The Question of Red by Laksmi Pamuntjak

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“She had a cat’s eyes, piercing and disarmingly almond shaped, and all her power was in that pillowy, firecracker mouth. Besides, what was the use for self-pity? She always knew that beauty is more a curse than a blessing. It exalts and entraps.”

 

Set in Indonesia during the Communist purges, this is a tale of war, slaughter, love, family, loyalties, tradition, motherhood and so much more. The prologue begins with a tale from the Mahabharata about a king with three daughters ‘as precious as diamonds”. Amba, is the eldest and the namesake of our main character. The Javanese are careful choosing their children’s names, we are told. “They understand all too well the great burden and history of a name.” Thus begins the fateful life of Amba.

The stabbing of a beautiful older woman sets of a curious story rich in culture and fate. Amba has fallen for two men. She never had the silliness of other girls about boys. Her mind is the most vital organ that needs to be seduced. Salwa will protect her, is the honorable choice for her future, and has her family’s approval. But Amba has a hunger to set out and become educated. Salwa isn’t much for showing his emotions. Her dreams are bigger than that of abiding wife. She wants passion. When she meets sophisticated  Bhisma, (European taught doctor) her world expands through his eyes. Bhisma fills the hungry pit inside her soul, but unlike Salwa he cannot keep her safe and a life with him could be forever an interrupted, rocky path. As the love triangle grows, it is entangled in the chaos of revolution. This isn’t a simple romance, there is so much loss and confusion. It brings into question not just the heart’s destiny, but what we owe our children and parents. We make choices, every step we take, that effects everyone we love. Sometimes we have to hurt others, there is no way around it, and it can have lasting consequences. “Here I am, so captive to this new, treacherous feeling that I prefer to be with a man who sets me agog with his exciting stories, rather than a man with whom I may only be able to trade boring cleverness each day but who will keep me safe?” The heart wants what is wants and sometimes brings down upon us an altered fate.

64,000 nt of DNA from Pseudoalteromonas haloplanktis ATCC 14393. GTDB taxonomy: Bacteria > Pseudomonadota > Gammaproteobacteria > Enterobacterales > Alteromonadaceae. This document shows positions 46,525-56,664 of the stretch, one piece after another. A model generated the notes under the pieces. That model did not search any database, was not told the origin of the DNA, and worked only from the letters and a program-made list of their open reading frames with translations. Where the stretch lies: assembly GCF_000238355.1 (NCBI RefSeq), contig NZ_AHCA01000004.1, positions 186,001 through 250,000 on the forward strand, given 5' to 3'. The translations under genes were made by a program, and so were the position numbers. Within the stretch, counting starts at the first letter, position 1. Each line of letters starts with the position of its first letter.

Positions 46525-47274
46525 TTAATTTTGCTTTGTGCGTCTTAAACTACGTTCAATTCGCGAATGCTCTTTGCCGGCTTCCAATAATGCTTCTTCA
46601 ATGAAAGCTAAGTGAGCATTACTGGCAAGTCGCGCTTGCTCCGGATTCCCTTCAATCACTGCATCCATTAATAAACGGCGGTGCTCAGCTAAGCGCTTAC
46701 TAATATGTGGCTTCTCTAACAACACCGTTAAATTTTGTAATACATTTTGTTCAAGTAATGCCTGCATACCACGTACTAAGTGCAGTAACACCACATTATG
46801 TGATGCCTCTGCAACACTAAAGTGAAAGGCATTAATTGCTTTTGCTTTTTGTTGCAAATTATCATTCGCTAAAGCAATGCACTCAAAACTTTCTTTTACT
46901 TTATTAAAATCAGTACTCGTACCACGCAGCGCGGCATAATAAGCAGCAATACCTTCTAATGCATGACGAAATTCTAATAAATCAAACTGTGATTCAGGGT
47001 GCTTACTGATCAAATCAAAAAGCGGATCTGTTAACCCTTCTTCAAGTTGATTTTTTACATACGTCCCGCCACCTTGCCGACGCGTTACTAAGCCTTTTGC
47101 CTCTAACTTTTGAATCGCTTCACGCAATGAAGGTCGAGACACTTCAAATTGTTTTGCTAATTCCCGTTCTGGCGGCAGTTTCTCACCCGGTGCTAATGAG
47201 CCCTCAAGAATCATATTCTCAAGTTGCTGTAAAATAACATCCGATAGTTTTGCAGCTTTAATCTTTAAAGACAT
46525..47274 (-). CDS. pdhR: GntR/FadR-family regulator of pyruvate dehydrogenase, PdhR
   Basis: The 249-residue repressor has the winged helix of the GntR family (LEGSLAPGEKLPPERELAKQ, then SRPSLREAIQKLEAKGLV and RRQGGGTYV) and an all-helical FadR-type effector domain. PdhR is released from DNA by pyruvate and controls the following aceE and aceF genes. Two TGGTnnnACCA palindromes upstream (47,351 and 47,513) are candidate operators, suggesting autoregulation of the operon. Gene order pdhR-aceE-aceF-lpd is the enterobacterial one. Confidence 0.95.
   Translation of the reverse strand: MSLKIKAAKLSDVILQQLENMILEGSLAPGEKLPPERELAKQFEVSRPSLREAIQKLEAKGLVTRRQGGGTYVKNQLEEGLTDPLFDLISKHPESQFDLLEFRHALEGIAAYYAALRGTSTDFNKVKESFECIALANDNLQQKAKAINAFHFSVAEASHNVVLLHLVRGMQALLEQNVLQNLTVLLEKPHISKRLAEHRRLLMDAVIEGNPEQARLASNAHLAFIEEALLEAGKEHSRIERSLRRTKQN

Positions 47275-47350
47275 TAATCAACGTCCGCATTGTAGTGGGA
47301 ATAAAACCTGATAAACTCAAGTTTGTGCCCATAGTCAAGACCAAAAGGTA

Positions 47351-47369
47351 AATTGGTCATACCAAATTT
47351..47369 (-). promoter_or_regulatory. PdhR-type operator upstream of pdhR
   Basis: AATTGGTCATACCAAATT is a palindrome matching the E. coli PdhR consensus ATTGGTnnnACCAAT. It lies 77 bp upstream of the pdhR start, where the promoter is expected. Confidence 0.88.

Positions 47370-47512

Amba will find herself alone as much as she has passionate encounters, and the ‘3 great loves’ explores that one may be safe, another transcendent and a third salvation. Sometimes a woman just needs a safe place to land, but there are things in her heart that she will never purge.  I didn’t know a lot about the communist eradication, the bloodiest in, so it was a bit of a history lesson too. It’s always interesting to read about the struggles of one’s culture and how their approach to love differs based on family and religion. The stabbing at the start is one heck of a way to begin a strange tale. A rich story steeped in a fascinating culture I knew so little about.

Available Now from Amazon Crossing

 

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